I'd planned to visit Cairo and the pyramids and my luck was in as I met a fantastically helpful, friendly taxi driver, Mohamed (0121538185) who took me on a whirlwind day-trip to the pyramids, around Cairo, and the incredible Cairo museum for a very fair price, and only spent 10 minutes trying to convert me to his religion - apparently converting a infidel is better than gaining one thousand red camels - the best camels.This gave me an excuse not to partake in the camel rides around the pyramids - why ride on a camel which isn't red, when you know it's not the best?

One of the oddities of Ismailia is the need to show your passport with Egyptian visa to the guards on the gate every time you venture into town. The guards also act to stop subsidised Egyptian filling-station diesel being brought back into the marina. However with no diesel available within the compound, I'm not sure if there is a legal way of obtaining fuel. One boat managed to bribe the guards and use a taxi to bring diesel from the filling station. However the guards caught another boat sneaking diesel in through the gate resulting in a substantial fine. We by-passed security and took a couple of dinghies across the bay, under a bridge and tied up by some party boats. The party boat hosts organised a tuk-tuk and we loaded our 18 diesel cans into the trailer and set off for the filling-station. The plan worked and undercover of dark we smuggled the diesel back onboard. Now if only we'd filmed our illicit trip, the resulting movie of our subdiffuse might have challenged "The Great Escape" for the slot of Christmas afternoon escape film.I'm writing this waiting for my pilot to arrive for the second half of the trip through the Suez Canal. Once I'm through I'm setting sail directly for Kyrenia - Northern Cyprus. The wind looks favourable so I'm keen to head-off ... where is a pilot when you need one ... ?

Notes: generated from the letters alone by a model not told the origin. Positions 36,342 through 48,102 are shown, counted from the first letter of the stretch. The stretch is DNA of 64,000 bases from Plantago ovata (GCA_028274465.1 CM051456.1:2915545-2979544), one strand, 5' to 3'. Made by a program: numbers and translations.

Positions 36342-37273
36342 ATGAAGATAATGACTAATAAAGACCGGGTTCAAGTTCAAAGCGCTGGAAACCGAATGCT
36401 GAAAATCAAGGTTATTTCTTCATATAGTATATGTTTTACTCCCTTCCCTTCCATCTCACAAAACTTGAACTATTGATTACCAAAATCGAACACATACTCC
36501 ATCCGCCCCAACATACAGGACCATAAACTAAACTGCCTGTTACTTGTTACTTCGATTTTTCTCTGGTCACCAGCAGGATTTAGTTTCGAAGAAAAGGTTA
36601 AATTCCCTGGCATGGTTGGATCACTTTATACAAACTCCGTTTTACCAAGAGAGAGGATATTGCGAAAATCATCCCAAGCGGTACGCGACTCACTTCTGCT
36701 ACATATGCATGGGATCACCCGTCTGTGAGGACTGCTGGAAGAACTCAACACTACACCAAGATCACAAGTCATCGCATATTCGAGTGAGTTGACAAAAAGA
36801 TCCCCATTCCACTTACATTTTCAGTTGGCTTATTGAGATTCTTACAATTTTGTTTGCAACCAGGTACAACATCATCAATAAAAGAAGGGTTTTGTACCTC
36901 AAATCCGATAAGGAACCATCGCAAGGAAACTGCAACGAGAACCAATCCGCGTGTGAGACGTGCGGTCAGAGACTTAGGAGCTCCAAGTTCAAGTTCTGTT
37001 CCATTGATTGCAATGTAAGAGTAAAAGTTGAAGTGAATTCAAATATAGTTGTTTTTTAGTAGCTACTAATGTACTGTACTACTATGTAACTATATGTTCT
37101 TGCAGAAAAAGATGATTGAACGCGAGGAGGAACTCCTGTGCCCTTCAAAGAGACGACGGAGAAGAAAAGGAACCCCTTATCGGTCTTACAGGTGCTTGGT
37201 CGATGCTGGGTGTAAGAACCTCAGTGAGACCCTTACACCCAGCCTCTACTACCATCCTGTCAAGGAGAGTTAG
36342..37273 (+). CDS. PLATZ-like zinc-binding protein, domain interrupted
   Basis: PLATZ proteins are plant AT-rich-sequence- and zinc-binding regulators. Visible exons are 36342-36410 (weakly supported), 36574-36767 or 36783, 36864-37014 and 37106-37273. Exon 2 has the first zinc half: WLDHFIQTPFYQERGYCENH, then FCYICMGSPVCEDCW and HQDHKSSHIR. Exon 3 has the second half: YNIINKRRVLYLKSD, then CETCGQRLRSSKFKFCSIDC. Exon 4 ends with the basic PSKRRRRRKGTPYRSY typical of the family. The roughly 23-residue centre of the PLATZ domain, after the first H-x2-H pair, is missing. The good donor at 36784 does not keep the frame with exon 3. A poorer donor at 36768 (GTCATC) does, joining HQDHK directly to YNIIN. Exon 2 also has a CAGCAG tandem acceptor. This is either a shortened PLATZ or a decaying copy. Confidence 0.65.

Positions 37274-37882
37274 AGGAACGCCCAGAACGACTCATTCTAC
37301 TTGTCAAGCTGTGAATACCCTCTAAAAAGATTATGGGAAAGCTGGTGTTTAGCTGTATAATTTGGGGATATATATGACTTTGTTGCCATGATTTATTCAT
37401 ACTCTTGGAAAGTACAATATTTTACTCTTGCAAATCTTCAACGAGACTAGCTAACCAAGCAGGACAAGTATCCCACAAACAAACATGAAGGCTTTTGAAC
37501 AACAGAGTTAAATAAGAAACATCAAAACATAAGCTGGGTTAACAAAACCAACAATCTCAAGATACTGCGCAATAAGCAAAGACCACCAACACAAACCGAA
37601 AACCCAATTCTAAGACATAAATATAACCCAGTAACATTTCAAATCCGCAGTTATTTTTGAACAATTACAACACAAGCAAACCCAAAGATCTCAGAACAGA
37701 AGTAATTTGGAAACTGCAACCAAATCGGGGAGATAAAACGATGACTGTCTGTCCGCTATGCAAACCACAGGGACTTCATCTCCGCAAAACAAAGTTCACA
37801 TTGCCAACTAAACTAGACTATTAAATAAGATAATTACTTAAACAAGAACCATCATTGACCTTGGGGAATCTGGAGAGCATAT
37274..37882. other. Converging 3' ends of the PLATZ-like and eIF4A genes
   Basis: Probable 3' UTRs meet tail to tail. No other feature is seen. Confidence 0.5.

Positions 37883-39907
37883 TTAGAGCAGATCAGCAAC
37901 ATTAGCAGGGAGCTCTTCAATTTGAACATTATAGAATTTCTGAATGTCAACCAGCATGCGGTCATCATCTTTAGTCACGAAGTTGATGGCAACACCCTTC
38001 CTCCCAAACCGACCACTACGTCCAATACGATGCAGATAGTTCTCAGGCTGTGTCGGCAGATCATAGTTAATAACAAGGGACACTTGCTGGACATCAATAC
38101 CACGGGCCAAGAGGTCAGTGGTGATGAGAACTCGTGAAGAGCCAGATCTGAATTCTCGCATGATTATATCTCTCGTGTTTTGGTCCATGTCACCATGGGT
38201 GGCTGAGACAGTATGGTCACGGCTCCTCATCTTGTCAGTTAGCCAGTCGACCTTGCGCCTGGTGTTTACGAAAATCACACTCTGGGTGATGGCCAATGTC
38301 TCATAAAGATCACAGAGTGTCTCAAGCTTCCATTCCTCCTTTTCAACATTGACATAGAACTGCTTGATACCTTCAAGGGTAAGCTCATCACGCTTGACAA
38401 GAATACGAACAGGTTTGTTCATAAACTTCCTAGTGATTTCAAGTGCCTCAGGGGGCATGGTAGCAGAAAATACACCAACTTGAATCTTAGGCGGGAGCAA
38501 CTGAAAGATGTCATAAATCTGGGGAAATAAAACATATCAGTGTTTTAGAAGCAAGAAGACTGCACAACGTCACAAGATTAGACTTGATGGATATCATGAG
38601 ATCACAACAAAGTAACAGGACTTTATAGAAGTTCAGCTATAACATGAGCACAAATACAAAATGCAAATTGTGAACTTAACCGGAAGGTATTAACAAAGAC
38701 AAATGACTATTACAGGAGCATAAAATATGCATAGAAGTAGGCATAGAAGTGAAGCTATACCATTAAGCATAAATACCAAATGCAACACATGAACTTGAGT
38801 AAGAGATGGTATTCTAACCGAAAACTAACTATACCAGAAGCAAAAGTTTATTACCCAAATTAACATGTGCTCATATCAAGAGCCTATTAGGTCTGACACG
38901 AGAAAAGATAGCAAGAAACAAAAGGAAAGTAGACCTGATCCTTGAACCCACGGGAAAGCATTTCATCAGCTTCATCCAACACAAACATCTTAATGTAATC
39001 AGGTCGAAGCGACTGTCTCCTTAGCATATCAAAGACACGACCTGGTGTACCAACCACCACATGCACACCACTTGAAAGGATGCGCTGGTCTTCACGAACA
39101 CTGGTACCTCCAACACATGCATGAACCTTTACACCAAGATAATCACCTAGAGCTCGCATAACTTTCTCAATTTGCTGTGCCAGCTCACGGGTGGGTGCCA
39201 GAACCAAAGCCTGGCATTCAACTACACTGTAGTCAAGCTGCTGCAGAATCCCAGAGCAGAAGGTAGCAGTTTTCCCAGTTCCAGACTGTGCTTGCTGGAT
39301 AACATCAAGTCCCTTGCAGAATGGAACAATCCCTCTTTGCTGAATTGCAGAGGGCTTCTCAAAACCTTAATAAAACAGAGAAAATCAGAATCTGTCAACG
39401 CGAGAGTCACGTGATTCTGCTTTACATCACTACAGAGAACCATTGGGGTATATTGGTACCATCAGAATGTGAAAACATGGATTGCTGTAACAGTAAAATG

Monday, April 06, 2009

Suez Canal part 1: Suez - Ismailia

Yesterday turned out to be a real treat. Though the day began at 5am with little expectation other than a eventful-free transit. The night before I was entertaining Paddy and Carolyn from Kristane. At 10pm while the wine was still flowing there was a knock on the hull from the marina staff asking for payment - apparently my transit would be at 5am, not 10am as previously indicated. Still no reason to bring a good party to a premature end, but it did mean I was operating on automatic when my cheerful pilot Ashraf arrived in the pre-dawn hours of the morning.

There's some rule about yachts not being allowed in the canal at the same time as military convoys. We'd watched seemingly half the UK navy steaming south the day before and on my transit day it was the turn of the Italian navy. From what I understood the early start was so we could make it through before the warships, but talking to others it seems that last minute changes and unexpected early starts are the rule not the exception.
Once Ashraf was aboard it was quick, quick, engine on, lines untied and we were off. He seemed a little upset that I insisted on no more than 2000rpm giving us just over 5 knots and repeatedly returned to the subject as the other boats in the convoy overtook us. Communication was tricky, his English almost as limited as my Arabic, but I think he finally understood when I mimed no faster than 2200rpm otherwise BANG. Later when the wind shifted to the west I indicated that perhaps we could sail. He followed my lead and mimed that if he let me sail his throat would be cut.